"An ounce of prevention is worth a pound of cure"
HACCP was originally developed as a microbiological safety system in the early days of the US manned space programme in order to guarantee the safety of astronauts' food. Up until that time most food safety systems were based on end product testing and could not fully assure safe products as 100% testing was impossible. A pro-active, process-focused system was needed and the HACCP concept was born.
The original system was designed by the Pilsbury Company working alongside NASA and the US army laboratories at Natick. It was based on the engineering system Failure, Mode and Effect Analysis (FMEA) which looked at what could potentially go wrong at each stage in the operation along with possible causes and the likely effect, before applying effective control mechanisms.
HACCP is a system that identifies, evaluates and controls hazards which are significant for food safety. It is a structured, systematic approach for the control of food safety throughout the commodity system, from the plough to the plate. It requires a good understanding of the relationship between cause and effect in order to be more pro-active and it is a key element in Total Quality Management (TQM). HACCP builds on the foundations of well established quality management systems such as Good Manufacturing Practice (GMP), Good Hygienic Practice (GHP), Good Agricultural Practice (GAP), and Good Storage Practice (GSP). The HACCP concept has been successfully applied in the control of quality as well as safety in low-acid canned foods in the USA, and many food companies in Europe and the USA have adopted the approach. Increasingly, regulatory bodies have recognised the usefulness of this tool and its 'principles' have has been incorporated into legislative requirements by both the EU (in the General Hygiene regulations for managing food safety (93/43/EEC)), and the United States Federal Department of Agriculture (CPR - 123). The National Advisory Committee on Microbiological Criteria for Foods (NACMCF) provided guidelines on HACCP including generic plans and decision trees in 1992, and the Codex Alimentarius Commission adopted the HACCP system at its twentieth session in 1993. HACCP systems can be incorporated into other quality assurance systems such as the ISO 9000 series (Figure 7).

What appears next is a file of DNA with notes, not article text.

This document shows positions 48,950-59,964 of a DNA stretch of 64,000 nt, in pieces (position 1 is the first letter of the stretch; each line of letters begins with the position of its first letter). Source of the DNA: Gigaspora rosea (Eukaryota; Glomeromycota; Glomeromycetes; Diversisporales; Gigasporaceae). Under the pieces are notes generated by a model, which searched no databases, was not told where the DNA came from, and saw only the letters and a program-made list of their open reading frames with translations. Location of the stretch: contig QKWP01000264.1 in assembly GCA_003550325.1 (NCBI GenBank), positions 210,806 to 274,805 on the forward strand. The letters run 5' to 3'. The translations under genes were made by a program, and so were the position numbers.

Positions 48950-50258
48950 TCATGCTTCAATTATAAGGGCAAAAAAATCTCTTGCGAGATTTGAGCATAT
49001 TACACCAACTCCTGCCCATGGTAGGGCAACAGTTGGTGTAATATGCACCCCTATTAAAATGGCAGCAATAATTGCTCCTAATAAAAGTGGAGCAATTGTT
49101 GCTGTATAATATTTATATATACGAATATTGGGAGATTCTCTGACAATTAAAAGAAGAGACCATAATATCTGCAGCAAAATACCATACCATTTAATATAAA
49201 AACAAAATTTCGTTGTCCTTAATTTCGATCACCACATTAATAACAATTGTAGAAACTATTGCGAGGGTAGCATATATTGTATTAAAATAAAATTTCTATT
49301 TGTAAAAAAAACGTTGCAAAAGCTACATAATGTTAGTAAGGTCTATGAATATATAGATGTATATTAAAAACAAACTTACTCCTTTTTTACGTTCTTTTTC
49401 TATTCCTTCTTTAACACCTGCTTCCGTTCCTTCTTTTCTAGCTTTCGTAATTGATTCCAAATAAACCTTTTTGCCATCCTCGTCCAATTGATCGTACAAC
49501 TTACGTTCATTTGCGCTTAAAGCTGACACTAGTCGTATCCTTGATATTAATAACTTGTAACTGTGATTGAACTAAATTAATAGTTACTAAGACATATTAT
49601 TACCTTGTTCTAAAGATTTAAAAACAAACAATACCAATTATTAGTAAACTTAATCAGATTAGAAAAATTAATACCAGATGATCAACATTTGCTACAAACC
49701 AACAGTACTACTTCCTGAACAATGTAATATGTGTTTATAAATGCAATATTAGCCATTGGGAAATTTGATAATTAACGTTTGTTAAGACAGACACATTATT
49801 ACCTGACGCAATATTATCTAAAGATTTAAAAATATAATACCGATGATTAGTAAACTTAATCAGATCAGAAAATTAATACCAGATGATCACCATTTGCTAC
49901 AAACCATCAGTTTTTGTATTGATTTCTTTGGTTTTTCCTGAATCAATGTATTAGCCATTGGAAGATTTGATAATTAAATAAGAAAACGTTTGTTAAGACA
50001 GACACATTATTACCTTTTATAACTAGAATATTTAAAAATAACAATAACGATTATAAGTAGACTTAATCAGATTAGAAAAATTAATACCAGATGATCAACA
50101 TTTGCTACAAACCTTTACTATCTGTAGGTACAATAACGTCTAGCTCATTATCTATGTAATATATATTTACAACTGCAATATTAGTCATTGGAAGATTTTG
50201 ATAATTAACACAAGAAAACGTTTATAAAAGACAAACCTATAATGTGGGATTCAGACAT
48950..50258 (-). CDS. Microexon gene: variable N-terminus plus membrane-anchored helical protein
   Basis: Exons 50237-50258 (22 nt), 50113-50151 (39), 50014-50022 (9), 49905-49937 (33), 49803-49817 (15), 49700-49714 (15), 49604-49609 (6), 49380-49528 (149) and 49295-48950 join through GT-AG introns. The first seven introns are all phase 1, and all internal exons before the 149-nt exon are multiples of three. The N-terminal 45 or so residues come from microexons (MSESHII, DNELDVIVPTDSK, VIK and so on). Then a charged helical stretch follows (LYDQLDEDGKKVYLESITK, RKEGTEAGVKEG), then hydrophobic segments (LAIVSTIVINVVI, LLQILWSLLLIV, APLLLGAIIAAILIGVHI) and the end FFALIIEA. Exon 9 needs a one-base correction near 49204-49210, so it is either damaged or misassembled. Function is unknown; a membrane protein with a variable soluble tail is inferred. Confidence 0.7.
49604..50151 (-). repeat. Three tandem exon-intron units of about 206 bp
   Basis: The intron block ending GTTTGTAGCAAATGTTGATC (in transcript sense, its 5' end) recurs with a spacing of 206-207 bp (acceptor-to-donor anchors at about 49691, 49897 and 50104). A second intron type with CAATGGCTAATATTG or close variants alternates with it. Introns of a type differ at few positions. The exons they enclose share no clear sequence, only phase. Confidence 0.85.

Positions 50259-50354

Although conceived as a food safety system for both the agricultural and processing systems, it is in the latter that HACCP has found most application hitherto. This is primarily because it is much easier to apply a HACCP system in a factory where there is a single management or 'owner', and where it is possible to completely prevent a food safety hazard, or eliminate, or reduce it to an acceptable level. In the commodity system there are often many disparate 'owners' of the commodity as it passes from the farm to the consumer, and complete control may be unobtainable. This Manual aims to address this subject, basing the approach as closely as possible on the Codex Code of General Principles on Food Hygiene (1997), which emphasises the importance of GMP/GAP/GHP as sound foundations to incorporate the HACCP approach and develop a user friendly Food Safety Management System.